This morning we were awakened 10 minutes before the alarm went off by Squish having a meltdown. He’d only been awake for a few moments and already the world was out to get him. He cried and yelled and pounded on the bathroom door, and I went to see what was the matter. Turns out, his brother was in the restroom and, for once in his life, had closed the door so he could take care of business in relative privacy. But Squish needed to use the restroom too. Urgently. And so he collapsed in front of the door in a tantrum.
The tricky thing here is that Squish does not “use” the toilet, per se. He has used it for its intended purpose exactly once. It was last week, and I decided that since the boy will, several times a day, stand in front of the toilet, put a shred of toilet paper in the bowl, and flush — and sometimes he will even pull his pants down and up — it was time to see what he was really made of.
So I took the diaper off and we practiced.
“What do you do if you’re in the playroom and you need to use the restroom? You runrunrunrunrun to the bathroom! Good job!”
“And what do you do if you’re in the kitchen and you need to use the restroom? You runrunrunrunrun to the bathroom! Good job!”
“Okay, now what do you do if you’re in the bedroom . . . . ” You get the idea.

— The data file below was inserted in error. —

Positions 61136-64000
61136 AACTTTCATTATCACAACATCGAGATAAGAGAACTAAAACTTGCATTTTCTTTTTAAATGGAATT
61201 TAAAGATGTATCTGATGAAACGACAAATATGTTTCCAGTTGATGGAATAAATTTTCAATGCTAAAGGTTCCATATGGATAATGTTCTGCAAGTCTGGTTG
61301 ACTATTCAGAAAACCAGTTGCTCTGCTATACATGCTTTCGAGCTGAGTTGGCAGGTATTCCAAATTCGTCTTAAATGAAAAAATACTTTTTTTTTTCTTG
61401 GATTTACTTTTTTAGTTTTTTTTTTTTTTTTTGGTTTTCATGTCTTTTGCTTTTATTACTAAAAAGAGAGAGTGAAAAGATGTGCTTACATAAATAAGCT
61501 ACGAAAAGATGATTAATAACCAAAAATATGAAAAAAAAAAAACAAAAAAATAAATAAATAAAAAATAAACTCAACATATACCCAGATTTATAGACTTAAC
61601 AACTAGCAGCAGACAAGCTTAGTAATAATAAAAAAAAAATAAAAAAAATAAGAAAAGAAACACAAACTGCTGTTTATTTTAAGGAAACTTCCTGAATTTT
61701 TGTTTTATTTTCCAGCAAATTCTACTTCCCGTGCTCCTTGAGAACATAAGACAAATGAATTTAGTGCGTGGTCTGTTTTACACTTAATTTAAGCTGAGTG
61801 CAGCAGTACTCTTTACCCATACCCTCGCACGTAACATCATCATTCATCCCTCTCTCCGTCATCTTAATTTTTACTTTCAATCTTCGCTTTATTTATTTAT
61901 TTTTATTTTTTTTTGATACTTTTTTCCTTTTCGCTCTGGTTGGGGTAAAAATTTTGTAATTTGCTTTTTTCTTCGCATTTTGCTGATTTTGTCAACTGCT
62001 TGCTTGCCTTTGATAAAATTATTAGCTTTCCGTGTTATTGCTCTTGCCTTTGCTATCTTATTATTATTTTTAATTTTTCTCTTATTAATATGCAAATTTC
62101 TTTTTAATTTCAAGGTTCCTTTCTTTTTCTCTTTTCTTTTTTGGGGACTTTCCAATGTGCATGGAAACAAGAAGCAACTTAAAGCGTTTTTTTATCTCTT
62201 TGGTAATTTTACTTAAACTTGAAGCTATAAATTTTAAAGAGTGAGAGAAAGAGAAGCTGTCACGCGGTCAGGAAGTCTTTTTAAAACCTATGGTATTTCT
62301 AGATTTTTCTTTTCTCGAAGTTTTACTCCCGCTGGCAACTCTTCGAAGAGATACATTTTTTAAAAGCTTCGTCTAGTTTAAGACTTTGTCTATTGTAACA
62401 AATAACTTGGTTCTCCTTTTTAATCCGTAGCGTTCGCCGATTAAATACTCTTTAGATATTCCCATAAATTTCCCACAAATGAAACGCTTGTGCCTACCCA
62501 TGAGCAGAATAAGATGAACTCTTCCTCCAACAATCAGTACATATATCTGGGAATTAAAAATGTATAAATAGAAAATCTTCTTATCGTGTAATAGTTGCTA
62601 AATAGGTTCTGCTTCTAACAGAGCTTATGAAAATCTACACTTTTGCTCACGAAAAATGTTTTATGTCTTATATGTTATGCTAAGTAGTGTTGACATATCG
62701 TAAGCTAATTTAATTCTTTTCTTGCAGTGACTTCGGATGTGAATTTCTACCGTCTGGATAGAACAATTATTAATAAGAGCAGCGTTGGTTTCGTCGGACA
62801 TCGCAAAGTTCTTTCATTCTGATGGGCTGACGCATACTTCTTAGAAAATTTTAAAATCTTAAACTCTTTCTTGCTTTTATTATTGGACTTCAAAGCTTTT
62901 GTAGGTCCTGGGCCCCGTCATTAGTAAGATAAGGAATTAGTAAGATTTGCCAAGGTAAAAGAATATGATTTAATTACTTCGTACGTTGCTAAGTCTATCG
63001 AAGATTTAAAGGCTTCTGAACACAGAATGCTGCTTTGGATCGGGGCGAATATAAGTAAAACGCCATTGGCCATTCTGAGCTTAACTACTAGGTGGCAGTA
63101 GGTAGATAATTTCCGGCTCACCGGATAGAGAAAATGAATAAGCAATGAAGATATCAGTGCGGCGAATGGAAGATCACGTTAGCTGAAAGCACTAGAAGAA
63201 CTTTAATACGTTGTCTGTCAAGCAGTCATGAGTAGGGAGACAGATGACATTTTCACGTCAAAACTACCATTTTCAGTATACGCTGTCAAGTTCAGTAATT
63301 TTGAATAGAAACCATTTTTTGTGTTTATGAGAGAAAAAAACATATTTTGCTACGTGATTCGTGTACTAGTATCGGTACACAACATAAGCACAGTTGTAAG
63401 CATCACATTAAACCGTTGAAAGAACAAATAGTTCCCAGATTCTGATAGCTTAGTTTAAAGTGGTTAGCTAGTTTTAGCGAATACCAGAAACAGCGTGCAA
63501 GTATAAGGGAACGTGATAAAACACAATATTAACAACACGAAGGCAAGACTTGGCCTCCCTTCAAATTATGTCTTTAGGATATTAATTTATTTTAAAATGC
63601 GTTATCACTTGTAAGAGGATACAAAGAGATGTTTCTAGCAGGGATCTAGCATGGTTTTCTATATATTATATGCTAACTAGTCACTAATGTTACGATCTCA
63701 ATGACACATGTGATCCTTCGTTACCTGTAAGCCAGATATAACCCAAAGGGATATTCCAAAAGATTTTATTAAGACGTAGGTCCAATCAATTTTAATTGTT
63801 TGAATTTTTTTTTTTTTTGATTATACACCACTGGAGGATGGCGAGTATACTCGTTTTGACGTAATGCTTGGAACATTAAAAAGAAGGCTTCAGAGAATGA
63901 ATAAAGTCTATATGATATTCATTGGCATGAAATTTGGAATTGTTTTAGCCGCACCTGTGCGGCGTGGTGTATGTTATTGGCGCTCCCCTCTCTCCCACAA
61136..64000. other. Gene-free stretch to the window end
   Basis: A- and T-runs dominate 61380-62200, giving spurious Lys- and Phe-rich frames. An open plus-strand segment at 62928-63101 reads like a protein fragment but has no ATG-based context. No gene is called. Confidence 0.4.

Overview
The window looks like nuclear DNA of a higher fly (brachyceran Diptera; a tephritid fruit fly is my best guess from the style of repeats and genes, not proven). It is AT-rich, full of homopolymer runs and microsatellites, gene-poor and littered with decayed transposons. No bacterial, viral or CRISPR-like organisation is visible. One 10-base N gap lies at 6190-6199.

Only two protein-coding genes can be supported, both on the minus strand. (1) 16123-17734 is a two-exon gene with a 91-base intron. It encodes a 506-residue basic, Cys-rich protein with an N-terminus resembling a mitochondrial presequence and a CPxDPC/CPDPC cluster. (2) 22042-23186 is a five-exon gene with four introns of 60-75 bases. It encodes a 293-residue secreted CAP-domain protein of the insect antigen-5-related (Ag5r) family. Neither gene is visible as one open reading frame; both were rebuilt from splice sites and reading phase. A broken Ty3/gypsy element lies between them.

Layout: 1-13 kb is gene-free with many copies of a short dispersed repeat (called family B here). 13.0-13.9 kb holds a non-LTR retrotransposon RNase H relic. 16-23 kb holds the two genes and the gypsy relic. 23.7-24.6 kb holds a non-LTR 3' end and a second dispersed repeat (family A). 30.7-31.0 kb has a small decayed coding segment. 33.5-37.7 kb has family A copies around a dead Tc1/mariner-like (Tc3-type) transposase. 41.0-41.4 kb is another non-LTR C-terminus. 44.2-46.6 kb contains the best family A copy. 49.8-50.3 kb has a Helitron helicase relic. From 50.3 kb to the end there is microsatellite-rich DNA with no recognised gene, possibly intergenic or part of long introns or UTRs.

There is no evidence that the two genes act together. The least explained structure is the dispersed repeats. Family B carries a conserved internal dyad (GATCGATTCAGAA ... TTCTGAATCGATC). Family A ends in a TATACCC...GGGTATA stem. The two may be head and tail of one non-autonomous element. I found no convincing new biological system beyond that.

And he loved it and had such a great time and then he actually used the toilet. Hooray. Potty treat, celebration, tell everyone how amazing he is — we did it all.
But since then . . . nothing. No interest. Some signs of fear. He still “uses the restroom” several times a day, but never without a diaper on.
I think that when he’s ready, he’ll pick it up quick as a wink. And I think that right now, he is in a bit of a scary place — a place where he is both fiercely independent and fiercely clingy. One minute he’ll be pushing my hands away, declaring he can do it himself, and the next he’ll be begging me to lie down with him for “just a minute” before he falls asleep or crawling into my lap so I can feed him my lunch.
I remember his brother at this age being the same way. Keeping me at the doorway of his room for an hour because he needed “to talk” before he went to bed, wanting me to carry him when just a few months before he had insisted on walking. And it drove me crazy — both “crazy in love” and “crazy insane.”
I feel the same way with Squish’s current behavior. And so I’m grateful to know he’ll come out of it eventually. He’ll realize that being toilet trained doesn’t mean sacrificing his freedom — or his dependence.
We’ll get through this mid-toddlerhood crisis, and we’ll be better for it.